The longest place name in the world has 85 letters. It begins with T and ends with u. It’s a mountain in New Zealand, and the romantic Māori translation is, “The summit where Tamatea, the man with the big knees, the climber of mountains, the land-swallower who travelled about, played his nose flute to his loved one.” The second longest is in the UK and has 58 letters. It begins with Ll and ends with och. If you look it up I’d suggest not trying to pronounce it because it could tie a knot in your tongue. The Welsh translation means, “Saint Mary's Church in a hollow of white hazel near the swirling whirlpool of the church of Saint Tysilio with a red cave.” Reminds me of a Kentucky hillbilly’s driving directions in the dark ages before GPS.
The third longest place name in the world, and the longest in the United States, with 45 letters and 14 syllables, is owned by a beautiful 1,400-acre lake (actually three lakes joined by narrow channels) in quaint Webster, Massachusetts, not far from where I grew up. My father taught me how to pronounce it, and I’ve never forgotten.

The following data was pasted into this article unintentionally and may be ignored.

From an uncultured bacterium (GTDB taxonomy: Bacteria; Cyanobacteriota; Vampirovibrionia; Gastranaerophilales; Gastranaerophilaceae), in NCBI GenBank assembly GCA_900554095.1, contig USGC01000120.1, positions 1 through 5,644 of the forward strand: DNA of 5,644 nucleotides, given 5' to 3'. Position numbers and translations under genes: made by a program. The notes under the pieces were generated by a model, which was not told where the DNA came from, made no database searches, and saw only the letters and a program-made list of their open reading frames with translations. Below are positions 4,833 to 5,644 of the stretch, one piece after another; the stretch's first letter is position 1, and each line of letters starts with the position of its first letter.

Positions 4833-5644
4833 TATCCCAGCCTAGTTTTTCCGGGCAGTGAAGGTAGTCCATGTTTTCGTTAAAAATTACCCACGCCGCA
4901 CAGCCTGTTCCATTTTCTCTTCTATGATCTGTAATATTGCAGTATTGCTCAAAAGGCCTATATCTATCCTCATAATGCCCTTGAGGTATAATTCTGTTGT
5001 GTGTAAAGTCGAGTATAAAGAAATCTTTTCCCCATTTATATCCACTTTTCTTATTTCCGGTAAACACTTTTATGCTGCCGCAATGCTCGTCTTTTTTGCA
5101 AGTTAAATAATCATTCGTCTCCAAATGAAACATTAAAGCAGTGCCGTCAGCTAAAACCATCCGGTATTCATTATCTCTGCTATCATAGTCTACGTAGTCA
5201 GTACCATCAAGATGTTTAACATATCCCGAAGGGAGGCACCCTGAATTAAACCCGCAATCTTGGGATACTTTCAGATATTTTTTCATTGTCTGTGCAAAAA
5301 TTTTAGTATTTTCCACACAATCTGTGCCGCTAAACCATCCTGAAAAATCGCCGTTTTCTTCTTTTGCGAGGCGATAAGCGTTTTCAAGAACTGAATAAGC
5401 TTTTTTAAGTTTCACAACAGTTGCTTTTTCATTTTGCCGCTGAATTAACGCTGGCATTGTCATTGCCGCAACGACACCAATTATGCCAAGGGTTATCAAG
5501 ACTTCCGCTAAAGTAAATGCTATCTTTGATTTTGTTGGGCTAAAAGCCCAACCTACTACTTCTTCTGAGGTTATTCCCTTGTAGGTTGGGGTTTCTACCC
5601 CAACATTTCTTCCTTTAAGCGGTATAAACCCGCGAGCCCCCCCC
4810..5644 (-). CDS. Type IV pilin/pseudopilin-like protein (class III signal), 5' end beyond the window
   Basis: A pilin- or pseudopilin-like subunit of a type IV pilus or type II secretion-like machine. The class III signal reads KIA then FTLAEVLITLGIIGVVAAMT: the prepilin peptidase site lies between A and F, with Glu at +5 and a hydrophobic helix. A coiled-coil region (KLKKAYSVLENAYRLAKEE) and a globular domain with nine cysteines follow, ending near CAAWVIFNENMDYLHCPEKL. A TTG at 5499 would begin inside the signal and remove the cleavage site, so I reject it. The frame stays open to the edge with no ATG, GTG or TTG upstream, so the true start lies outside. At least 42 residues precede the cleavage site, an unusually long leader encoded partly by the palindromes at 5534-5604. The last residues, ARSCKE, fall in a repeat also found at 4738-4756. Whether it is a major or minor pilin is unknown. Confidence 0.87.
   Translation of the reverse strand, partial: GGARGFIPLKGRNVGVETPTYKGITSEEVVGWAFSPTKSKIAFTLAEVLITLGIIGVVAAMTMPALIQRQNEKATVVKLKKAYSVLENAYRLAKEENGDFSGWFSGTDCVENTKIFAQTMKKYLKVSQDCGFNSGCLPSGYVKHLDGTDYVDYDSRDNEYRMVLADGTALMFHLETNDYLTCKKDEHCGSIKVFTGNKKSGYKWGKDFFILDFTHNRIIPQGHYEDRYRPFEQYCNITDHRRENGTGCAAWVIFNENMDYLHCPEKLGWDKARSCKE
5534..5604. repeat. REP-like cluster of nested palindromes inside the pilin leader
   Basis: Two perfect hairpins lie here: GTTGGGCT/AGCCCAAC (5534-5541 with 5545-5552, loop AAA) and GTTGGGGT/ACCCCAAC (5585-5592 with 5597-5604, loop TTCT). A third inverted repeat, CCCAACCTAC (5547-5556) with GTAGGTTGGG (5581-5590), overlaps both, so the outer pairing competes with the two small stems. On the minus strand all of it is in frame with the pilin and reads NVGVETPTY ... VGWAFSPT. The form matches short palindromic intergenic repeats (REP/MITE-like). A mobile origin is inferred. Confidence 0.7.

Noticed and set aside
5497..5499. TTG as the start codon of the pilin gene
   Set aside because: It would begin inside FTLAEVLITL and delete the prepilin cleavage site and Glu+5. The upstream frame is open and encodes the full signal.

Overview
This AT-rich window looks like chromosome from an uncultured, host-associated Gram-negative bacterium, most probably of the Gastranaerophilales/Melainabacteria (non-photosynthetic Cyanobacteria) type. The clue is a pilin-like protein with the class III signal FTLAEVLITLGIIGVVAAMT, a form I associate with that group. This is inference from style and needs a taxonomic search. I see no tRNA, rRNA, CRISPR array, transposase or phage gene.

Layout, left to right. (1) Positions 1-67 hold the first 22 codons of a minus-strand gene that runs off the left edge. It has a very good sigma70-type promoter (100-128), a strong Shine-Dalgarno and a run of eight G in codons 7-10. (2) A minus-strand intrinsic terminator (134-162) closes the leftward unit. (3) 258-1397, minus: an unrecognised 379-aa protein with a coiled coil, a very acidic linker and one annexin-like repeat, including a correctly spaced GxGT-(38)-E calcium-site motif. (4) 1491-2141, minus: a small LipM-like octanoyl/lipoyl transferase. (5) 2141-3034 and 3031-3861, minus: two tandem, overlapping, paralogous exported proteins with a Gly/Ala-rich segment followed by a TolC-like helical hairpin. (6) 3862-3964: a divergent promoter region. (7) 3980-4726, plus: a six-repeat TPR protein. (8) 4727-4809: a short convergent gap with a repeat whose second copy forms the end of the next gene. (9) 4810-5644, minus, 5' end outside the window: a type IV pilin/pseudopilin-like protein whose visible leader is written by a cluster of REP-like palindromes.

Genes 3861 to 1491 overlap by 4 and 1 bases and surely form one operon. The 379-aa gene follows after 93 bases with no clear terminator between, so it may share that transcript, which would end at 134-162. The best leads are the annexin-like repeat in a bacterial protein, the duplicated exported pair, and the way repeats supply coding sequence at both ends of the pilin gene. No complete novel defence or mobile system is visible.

It’s Chargoggagoggmanchauggagoggchaubunagungamaugg. The meaning is controversial, but many agree that the translation from the Algonquin means, “Fishing Place at the Boundaries—Neutral Meeting Grounds.” It’s located near the intersection of the Massachusetts, Connecticut, and Rhode Island borders, though that was of no concern to the native Nipmuc and Monuhchogok Indians who originally shared it with several other tribes way before white people showed up with too many clothes on and started paving everything. Nipmuc campfire tales concerning the lake must have taken all night long to tell.
Folk in the area today refer to it simply, and quite adequately, as Webster Lake (pronounced Webstah in the Eastern Massachusetts dialect).
Therein lies an important lesson for all us writers:
Don’t use a long word when a short one will do.